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The OFF Manifesto presented, which advocates the need to regain control over technology

2024-02-21T13:03:40.916Z

Highlights: The OFF Manifesto presented, which advocates the need to regain control over technology. The manifesto, which was presented this Wednesday in Madrid, has been signed by people from the world of culture, science, education, psychology, law and the media. In addition to focusing on the risks entailed by major innovations such as artificial intelligence, the manifesto sets out a series of measures described as urgent to ensure that technology remains at the service of humanity, and not against it. “It is intended to be a first step towards a mobilization of civil society,” says coordinator and writer Diego Hidalgo.


A hundred personalities from civil society support a document that highlights the vulnerability of citizens and institutions to technological advances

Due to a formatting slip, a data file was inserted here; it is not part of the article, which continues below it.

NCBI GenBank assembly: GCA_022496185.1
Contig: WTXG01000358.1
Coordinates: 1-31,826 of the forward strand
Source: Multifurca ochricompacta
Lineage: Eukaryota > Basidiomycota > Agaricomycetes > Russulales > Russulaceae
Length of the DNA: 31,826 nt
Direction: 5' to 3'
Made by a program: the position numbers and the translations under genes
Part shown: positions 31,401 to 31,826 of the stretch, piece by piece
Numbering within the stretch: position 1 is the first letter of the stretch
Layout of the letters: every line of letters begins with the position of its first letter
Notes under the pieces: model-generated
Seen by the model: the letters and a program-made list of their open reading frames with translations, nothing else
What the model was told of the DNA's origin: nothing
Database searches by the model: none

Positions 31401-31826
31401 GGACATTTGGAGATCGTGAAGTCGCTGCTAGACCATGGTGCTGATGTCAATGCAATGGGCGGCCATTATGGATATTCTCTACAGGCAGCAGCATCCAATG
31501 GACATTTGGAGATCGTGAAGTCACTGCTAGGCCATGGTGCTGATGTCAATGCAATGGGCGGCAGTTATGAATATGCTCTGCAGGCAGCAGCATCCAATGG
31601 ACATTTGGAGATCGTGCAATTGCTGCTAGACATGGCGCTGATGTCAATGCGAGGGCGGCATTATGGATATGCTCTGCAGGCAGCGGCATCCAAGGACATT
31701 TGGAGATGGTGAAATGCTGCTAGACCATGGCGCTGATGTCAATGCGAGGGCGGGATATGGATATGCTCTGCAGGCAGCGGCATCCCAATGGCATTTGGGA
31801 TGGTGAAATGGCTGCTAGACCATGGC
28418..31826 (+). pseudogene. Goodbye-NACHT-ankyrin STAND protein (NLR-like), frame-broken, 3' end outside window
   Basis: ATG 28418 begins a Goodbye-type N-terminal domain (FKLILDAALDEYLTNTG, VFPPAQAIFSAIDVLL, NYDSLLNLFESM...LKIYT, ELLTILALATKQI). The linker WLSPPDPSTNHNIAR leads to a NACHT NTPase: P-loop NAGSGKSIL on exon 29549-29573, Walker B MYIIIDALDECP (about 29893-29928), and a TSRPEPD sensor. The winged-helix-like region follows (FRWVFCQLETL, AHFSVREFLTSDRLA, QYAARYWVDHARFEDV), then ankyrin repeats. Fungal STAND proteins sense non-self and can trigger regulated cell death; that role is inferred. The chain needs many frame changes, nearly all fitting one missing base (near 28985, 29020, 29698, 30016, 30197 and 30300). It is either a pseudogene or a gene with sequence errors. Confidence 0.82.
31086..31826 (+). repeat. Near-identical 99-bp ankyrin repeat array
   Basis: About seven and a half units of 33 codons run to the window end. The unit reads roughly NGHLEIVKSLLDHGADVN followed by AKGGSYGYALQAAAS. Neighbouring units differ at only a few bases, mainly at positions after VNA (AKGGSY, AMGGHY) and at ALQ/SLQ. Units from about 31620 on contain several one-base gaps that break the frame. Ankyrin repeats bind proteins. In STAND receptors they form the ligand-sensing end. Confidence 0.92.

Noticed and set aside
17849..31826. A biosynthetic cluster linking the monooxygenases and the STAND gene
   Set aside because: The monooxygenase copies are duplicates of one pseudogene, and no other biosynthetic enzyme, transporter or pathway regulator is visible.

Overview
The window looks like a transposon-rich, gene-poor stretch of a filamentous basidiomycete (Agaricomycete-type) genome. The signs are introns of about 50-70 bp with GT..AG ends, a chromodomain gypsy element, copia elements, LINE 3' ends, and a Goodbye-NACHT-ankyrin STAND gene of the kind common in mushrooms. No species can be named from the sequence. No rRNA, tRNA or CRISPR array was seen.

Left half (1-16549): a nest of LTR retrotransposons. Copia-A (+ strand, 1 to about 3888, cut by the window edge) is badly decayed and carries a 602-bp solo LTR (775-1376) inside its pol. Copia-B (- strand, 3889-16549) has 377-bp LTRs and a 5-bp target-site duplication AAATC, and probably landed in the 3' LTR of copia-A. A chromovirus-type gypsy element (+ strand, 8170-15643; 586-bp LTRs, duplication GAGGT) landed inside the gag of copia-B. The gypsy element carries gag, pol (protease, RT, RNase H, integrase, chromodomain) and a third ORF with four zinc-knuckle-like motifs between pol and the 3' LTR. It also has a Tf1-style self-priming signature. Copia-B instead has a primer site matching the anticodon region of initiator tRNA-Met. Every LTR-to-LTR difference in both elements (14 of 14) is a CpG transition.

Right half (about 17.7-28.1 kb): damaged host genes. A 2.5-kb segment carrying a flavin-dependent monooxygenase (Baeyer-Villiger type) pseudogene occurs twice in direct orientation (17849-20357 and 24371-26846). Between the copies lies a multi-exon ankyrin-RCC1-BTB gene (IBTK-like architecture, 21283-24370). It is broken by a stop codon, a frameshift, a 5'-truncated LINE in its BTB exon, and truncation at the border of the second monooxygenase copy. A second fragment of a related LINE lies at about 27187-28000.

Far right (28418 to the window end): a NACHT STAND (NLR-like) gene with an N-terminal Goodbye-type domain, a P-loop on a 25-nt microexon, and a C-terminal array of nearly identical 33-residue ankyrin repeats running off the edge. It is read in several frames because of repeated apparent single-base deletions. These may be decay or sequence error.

Since advances in artificial intelligence have raised alarms about its potential and risks, no government, expert or businessman has failed to warn about the urgency of taking action.

The months following the rise of ChatGPT saw apocalyptic manifestos proliferate, signed by some of the pioneers in the field of AI.

Since then, some have called for a pause in its development, while the European Union has managed to implement the first world law for its regulation.

However, there are voices calling for an even greater effort.

A hundred prominent personalities, both national and international, the OFF Manifesto.

This document highlights the vulnerability of human beings and their institutions in the face of increasingly advanced and autonomous technology, and calls for more decisive and ambitious actions.

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The manifesto, which was presented this Wednesday in Madrid, has been signed by people from the world of culture, science, education, psychology, law and the media, such as the executive director of PRISA Media, Carlos Núñez, the president of CaixaBank, José Ignacio Goirigolzarri, the director of Technology, media and Communication at Columbia University, Anya Schiffrin, or the CEO of Atresmedia, Javier Bardají, among others.

“This is an independent initiative, which was born from genuine concern about trends that reveal the enormous vulnerability of human beings and institutions in the face of poorly focused technological deployment,” explained entrepreneur and writer Diego Hidalgo, coordinator of the manifesto.